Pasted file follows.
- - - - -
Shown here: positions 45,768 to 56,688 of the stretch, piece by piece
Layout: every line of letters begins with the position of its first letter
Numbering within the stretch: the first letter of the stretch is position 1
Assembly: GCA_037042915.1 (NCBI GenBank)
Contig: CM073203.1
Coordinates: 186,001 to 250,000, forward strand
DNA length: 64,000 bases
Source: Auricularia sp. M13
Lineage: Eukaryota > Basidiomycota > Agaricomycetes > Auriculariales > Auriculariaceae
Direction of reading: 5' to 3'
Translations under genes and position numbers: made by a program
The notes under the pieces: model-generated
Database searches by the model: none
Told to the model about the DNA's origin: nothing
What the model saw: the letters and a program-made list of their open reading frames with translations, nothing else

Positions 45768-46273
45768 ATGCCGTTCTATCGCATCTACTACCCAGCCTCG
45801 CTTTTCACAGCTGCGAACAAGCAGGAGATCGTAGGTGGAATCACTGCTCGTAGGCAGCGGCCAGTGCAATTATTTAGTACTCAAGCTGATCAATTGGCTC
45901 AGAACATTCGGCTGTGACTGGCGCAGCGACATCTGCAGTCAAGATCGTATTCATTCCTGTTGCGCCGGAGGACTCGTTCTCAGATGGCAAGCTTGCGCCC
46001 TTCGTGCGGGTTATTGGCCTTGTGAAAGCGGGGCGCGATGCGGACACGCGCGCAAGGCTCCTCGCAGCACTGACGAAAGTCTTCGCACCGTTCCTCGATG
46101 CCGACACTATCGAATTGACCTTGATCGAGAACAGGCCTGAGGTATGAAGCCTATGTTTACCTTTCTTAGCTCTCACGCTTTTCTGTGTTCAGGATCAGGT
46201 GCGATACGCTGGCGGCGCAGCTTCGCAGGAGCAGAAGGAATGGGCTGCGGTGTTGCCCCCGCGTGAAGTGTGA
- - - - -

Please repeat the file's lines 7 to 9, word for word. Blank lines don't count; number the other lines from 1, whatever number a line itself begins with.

DNA length: 64,000 bases
Source: Auricularia sp. M13
Lineage: Eukaryota > Basidiomycota > Agaricomycetes > Auriculariales > Auriculariaceae